Paradox released its latest magnum opus last week, Hearts of Iron 2.

Short version: you like wargames? Go buy it. Long version?

Paradox’s earlier effort, Europa Universalis, and especially its successor, Europa Universalis 2 (which is really EU 2.0, but we wont’ complain) is probably the best strategy game ever made. It has an absolutely insane scope – take a country from 1400 to 1800 and try to control the world, or merely survive – and made it actually playable. Every game plays differently, and you may accidentally learn something about a period of history most Americans are woefully unfamiliar with.

Hearts of Iron 1, when released, was fundamentally unplayable. The technology tree was designed to be enjoyed by someone suffering with autistic disorders. The economic model was punishing, and to top it all off, the game suffered from an AI that couldn’t actually play the game (which is understandable, most human beings couldn’t, either). Not only that, but it crashed. A lot. Paradox slugged along and patched it, and more importantly, a fan group, CORE, came up with a patched AI, tech tree, and event engine that made the game slightly more vaguely playable, in an old-style SPI monster game sort of way.

Then came Victoria, which was Paradox’s low point in this series. The topic is seemingly sure-fire – like EU2, but with Rudyard Kipling! And the Civil War! But unfortunately, Paradox made Victoria a paen to the gods of unplayability, as the core of the game involved a completely unpenetrable economic model that involved scrambling for rare machine tools, manipulating the lives of your subjects (can’t have too many farmers! Must turn them into office workers stat!), running unbelievable constant deficits well before economies could support them in reality and finally crashing repeatedly. If that wasn’t enough, Victoria was sadly also leaked to pirates by an unscrupulous reviewer a month before being shipped, which did serious damage to the game’s sales more than word of mouth ever could.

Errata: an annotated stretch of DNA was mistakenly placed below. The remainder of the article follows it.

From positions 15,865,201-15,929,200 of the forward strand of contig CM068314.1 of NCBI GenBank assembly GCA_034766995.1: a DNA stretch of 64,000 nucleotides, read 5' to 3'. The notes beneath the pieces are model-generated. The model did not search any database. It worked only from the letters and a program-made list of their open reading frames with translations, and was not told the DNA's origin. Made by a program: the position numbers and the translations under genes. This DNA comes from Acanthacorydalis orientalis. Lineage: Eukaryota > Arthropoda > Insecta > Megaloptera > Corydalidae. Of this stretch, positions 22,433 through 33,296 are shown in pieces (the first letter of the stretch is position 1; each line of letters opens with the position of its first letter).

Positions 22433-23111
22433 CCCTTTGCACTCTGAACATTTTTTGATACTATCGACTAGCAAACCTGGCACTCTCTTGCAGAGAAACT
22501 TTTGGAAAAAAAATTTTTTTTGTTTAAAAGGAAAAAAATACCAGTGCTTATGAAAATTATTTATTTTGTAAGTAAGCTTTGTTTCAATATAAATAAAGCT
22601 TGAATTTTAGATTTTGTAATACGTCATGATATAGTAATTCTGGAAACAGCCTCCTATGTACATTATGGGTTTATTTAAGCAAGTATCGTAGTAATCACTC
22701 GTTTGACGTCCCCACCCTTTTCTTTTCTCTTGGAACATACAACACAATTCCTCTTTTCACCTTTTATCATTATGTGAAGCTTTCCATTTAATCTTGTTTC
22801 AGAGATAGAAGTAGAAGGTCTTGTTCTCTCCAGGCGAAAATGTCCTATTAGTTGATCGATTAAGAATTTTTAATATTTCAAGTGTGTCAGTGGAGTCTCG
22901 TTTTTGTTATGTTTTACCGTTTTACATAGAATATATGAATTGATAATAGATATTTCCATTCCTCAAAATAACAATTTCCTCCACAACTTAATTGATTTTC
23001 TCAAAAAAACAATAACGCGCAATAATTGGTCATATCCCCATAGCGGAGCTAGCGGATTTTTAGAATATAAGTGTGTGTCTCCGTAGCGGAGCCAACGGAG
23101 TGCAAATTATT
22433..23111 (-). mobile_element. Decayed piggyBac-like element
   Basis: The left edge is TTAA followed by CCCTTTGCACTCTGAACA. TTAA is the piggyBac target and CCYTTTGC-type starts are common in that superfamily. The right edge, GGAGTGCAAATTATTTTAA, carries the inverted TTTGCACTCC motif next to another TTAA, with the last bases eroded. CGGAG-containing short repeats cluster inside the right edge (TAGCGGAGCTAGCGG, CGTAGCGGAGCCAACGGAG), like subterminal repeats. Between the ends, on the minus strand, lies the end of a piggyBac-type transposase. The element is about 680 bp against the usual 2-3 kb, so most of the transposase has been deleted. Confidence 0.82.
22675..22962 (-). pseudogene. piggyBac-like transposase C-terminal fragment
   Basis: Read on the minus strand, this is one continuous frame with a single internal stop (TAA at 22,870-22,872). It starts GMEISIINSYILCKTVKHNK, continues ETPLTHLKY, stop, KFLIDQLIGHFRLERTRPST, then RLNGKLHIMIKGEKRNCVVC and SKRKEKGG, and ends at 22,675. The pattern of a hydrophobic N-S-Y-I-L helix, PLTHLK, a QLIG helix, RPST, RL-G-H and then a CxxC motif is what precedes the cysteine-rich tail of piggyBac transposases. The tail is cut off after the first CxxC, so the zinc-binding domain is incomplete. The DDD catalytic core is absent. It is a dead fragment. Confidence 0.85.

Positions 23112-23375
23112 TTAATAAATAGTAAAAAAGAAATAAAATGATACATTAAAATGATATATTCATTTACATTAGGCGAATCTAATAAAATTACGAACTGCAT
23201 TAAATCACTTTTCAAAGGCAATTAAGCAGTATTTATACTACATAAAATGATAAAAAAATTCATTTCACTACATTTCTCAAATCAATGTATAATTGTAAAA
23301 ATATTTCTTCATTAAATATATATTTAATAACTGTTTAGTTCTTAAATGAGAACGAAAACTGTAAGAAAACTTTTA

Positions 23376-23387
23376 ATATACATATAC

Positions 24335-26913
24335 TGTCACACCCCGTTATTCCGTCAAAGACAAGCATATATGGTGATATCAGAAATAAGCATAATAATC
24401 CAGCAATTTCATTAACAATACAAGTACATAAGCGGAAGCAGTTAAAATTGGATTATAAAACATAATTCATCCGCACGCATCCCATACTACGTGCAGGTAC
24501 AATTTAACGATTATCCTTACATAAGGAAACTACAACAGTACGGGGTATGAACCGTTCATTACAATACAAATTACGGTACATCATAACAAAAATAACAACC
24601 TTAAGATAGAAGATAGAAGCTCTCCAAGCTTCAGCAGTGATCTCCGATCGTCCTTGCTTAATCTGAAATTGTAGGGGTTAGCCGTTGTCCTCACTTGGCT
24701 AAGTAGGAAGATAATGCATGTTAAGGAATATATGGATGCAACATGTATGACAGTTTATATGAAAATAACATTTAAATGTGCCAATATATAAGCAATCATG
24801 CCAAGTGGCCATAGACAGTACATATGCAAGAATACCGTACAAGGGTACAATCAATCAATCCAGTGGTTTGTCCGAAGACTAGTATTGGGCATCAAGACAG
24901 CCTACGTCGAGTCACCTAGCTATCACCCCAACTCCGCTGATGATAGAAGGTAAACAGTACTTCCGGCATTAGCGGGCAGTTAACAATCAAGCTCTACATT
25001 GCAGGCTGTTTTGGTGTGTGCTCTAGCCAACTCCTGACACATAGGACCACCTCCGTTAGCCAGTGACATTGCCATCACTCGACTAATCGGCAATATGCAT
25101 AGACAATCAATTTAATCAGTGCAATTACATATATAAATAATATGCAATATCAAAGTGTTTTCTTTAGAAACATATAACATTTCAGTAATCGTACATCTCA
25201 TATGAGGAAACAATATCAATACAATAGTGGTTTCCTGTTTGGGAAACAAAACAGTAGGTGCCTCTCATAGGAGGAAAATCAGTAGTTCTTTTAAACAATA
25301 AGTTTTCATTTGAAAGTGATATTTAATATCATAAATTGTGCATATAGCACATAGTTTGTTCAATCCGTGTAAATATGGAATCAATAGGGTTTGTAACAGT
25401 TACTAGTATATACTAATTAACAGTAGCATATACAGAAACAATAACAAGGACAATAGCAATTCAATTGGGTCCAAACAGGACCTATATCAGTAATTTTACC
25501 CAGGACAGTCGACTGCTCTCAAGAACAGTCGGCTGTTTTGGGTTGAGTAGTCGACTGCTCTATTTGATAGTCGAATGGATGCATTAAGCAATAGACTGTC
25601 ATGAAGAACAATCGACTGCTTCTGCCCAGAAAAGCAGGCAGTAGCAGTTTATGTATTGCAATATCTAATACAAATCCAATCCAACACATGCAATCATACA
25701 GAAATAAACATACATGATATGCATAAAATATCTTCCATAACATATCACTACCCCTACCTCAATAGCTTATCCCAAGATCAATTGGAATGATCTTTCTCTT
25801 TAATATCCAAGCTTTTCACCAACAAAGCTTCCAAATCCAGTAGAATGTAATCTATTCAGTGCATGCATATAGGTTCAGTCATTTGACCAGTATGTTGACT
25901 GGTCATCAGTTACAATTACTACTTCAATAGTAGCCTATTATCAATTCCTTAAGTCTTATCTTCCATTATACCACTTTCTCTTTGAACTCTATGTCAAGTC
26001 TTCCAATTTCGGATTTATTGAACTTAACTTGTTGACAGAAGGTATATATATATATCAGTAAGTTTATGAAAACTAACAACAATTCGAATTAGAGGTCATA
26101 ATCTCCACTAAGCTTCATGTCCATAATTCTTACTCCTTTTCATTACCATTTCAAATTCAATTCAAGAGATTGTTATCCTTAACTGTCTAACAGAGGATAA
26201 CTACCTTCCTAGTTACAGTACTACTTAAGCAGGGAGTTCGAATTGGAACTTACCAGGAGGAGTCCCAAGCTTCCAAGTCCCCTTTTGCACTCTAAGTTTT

Thankfully, they learned from their mistakes, and Crusader Kings was the first result. My take on Crusader Kings is here; suffice to say it’s different, and accessible, and fun.

Hearts of Iron 2 really completes this cycle. This is the most polished Paradox game ever; in a week of play I’ve had NO crashes. The interface is considerably streamlined, the AI is far more of a challenge – the upshot is really that this game is just a whole lot of fun.

For example, here’s the after action report (AAR) of a scenario from Hearts of Iron 2, Barbarossa. (I posted this originally on Corpnews’s forums.) I played it as Germany. My objectives: Leningrad, Moscow and Baku before Winter sets in. Scenarios in HOI2 are military campaigns only – you can’t do research or politics, don’t control the economy, and reinforcements are alloted to you automatically through events.

It started out really, really well. I sliced through pretty much every Soviet defensive line, and was in Kiev 2 months before the Germans were historically (July instead of September). I wasn’t making huge pockets and imprisoning half the Soviet army; but I thought my conservative play style would win out over risk. After all, we saw where risk got the Wehrmacht!